By: Alison Brady, Head of PageUp Talent Lab, PageUp
Posted on 23 Oct 2015
In the changing world of work, how does culture survive? How do values live and breathe? How do complex organisations thrive?
World Vision Australia’s Stephen Hanlon holds a strong and focused view: it all comes down to behaviour. It’s about what every manager and employee and volunteer does, every day, that serves to enhance and embed the culture or conversely, undermines and diminishes it.
“We are living in a world of profound change. Business models everywhere are being challenged and this is true in the not-for-profit sector also”, notes Stephen. To begin with, the sheer volume of charities struggling for attention and support is mushrooming. A plethora of options is available to donors that range from local support groups to emergency relief efforts to global community programs.
Add to this the changing donor mindset toward the donation experience. “Supporters are increasingly more discerning and many want an immediate and direct line of sight from their donation to the beneficiary”, says Stephen. “There is such competition for charity funds. For example, by donating $25 to a micro-financing program in Southeast Asia, a local mother can buy a sewing machine that will immediately generate income for her family and contribute to the community. Donors are drawn to projects that have a direct impact and to which they can make a personal and emotional connection. Of course our child sponsoring programs continue to be core to the World Vision proposition, but we recognise that our current and future supporters have a myriad of worthy sponsorship opportunities.”
We are in a dynamically changing world and we need to build sustainable change into our operations
“We are reshaping our focus from being product-centric, that is our sponsorship programs, to being supporter-centric, focused on our donors. This is a fundamental shift as we recognise that the best way to deliver our services to their beneficiaries is to protect and build our supporter base. But it is quite challenging for many of our employees, whose motivation and passion for World Vision relates to our activities in the field, more so than our fund-raising work behind the scenes.” That said, the core tenets of the organisation’s culture remain the same: honesty and trust. “With these values, we build strong internal and external partnerships and we demonstrate our values through the behaviours we model. We are in a dynamically changing world and we need to build sustainable change into our operations”, says Stephen.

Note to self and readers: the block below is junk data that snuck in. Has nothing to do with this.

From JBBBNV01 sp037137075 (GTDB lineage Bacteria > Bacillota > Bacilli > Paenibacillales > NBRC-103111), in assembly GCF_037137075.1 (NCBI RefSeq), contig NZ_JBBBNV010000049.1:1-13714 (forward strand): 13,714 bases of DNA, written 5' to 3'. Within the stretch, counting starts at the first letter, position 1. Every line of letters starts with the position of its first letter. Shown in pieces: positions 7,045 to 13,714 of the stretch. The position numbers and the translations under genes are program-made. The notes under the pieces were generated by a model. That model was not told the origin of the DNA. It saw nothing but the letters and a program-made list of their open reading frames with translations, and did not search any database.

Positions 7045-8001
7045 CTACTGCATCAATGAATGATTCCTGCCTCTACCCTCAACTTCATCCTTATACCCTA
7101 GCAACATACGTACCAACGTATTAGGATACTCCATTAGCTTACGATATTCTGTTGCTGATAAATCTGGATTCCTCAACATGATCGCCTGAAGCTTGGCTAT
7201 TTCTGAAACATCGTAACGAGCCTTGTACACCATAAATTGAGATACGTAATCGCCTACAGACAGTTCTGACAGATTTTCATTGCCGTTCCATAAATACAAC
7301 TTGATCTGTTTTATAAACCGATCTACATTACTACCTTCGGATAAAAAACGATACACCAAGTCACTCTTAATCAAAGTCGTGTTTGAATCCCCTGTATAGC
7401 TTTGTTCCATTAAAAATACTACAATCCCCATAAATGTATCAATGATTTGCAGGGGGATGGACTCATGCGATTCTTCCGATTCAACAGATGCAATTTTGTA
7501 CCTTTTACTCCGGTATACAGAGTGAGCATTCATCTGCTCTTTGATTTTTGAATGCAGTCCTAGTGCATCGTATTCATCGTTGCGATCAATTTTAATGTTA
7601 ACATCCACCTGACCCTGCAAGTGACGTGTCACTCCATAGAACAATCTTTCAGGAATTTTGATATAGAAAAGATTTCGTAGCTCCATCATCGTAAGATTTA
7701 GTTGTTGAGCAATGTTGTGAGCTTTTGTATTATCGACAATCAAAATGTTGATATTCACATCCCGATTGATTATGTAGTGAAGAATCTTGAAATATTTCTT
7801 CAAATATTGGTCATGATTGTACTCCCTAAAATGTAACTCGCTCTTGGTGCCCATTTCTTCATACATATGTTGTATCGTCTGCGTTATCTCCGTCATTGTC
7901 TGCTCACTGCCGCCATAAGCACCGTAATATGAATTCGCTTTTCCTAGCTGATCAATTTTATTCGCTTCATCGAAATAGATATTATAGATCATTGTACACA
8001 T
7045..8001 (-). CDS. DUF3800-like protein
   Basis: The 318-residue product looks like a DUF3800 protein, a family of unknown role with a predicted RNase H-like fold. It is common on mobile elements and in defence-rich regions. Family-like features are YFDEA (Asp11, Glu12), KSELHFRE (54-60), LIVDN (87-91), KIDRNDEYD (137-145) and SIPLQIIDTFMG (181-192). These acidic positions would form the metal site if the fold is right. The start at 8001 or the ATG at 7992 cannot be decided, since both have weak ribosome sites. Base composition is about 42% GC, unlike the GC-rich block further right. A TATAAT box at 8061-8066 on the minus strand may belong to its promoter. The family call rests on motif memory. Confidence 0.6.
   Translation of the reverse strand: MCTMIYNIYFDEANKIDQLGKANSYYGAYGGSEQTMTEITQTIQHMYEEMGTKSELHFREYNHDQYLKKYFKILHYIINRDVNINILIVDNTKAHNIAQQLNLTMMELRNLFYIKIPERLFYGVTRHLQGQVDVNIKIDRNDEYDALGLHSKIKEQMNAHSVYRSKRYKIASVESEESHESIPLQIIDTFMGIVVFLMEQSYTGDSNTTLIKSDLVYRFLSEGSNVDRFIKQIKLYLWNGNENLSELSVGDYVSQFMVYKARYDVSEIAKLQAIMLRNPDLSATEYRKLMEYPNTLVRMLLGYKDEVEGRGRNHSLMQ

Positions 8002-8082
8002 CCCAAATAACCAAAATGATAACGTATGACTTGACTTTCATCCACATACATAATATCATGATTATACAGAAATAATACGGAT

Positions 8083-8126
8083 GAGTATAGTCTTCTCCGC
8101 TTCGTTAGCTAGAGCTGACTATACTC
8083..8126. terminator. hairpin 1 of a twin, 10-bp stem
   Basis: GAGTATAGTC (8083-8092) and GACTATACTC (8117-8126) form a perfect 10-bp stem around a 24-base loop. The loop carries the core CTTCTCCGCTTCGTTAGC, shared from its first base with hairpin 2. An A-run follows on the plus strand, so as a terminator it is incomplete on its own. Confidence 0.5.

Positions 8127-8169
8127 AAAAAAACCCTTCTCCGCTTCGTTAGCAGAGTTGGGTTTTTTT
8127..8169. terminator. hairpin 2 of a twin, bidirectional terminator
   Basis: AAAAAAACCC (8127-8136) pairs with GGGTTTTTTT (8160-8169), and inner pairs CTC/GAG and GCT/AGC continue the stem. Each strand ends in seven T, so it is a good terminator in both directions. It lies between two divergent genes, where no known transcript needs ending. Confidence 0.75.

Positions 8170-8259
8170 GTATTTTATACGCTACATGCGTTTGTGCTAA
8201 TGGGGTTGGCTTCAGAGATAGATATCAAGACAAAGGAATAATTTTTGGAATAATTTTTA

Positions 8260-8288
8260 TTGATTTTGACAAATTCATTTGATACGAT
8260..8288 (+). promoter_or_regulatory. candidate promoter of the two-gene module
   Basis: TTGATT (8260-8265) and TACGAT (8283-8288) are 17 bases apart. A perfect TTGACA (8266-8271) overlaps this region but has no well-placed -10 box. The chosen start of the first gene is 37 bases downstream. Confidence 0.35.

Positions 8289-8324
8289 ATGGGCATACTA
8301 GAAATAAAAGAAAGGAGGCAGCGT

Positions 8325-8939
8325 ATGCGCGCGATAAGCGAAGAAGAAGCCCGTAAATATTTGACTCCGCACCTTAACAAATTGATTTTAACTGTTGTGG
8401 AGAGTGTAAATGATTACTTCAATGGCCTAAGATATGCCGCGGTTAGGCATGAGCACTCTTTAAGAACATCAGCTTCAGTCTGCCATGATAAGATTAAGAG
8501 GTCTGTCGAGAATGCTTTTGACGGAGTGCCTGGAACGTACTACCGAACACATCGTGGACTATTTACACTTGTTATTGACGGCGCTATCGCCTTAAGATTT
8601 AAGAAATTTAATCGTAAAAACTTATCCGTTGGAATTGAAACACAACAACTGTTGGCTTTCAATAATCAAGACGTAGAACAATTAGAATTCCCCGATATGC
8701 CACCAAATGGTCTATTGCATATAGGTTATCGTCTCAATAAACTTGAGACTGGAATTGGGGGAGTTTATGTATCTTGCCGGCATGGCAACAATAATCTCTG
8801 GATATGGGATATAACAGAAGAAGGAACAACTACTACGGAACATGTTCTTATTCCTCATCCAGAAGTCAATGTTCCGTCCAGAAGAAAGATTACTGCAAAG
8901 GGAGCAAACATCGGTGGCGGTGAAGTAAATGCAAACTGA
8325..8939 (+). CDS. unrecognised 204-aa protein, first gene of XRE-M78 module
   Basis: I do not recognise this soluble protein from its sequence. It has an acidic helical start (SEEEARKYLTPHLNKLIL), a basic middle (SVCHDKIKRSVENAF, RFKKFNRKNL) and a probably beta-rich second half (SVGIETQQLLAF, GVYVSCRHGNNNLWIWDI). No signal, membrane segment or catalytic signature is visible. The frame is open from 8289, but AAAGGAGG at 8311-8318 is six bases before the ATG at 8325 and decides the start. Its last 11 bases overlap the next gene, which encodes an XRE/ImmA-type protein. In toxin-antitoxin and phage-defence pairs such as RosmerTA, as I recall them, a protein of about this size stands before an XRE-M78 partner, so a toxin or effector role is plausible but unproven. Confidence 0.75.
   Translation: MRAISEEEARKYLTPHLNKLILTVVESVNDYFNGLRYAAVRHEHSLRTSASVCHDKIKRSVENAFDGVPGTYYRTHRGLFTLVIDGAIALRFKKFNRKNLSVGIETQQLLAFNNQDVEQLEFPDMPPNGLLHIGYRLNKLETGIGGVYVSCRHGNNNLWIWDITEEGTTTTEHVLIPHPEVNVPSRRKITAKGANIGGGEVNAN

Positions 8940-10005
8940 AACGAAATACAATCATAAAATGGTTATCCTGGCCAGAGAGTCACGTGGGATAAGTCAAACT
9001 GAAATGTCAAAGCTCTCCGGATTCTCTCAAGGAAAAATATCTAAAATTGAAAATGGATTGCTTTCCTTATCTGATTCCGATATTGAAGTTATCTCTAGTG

100 Small Things is World Vision’s way of supporting managers and employees with the small but important steps they can take in their roles every day to promote and sustain change. “We use storytelling to reveal the symbols, rituals and behaviours that we desire and define daily actions that will build sustainable change. For example, if you need your team working in a more structured way, is your own desk clean when you leave in the evening? Or if you want more innovation, are you walking around the lake and encouraging fresh thinking and active contributions?
Social networking technologies are also beginning to play a role in the enterprise. “We introduced Yammer to increase idea-sharing and team collaboration. Successes include the active posting of blogs and articles that are useful to a wide audience. It’s also been great for transparency and creates a social platform for our leaders to share information, answer questions from employees and increase their visibility.”
However there remains some way to go to release the potential for social collaboration that such technologies offer.
It’s one thing to have social connections, but something else to really be connected
“It’s one thing to have social connections, but something else to really be connected,” notes Stephen. I see it as the difference between being relational and having real relationships. The latter requires trust, developed and reciprocated over time; the former merely acknowledges a shared association without any necessary commitment.” To truly benefit from online social collaboration, Stephen recognises that employees need to trust that the environment supports open communication. “Views and opinions shared online are public and permanent and not everyone is comfortable with that.”
Technology is paving the way for organisations to engage and connect with their stakeholders everywhere. The not-for-profit sector is no exception.
About The Author
Head of PageUp Talent Lab, PageUp
Alison leads PageUp Talent Lab and is responsible for research in the field of strategic human capital management. She has more than 15 years of experience delivering organisational development solutions, consulting and advisory services to a diverse range of companies. Alison is a Registered Psychologist with a Masters Degree in Organisational Psychology.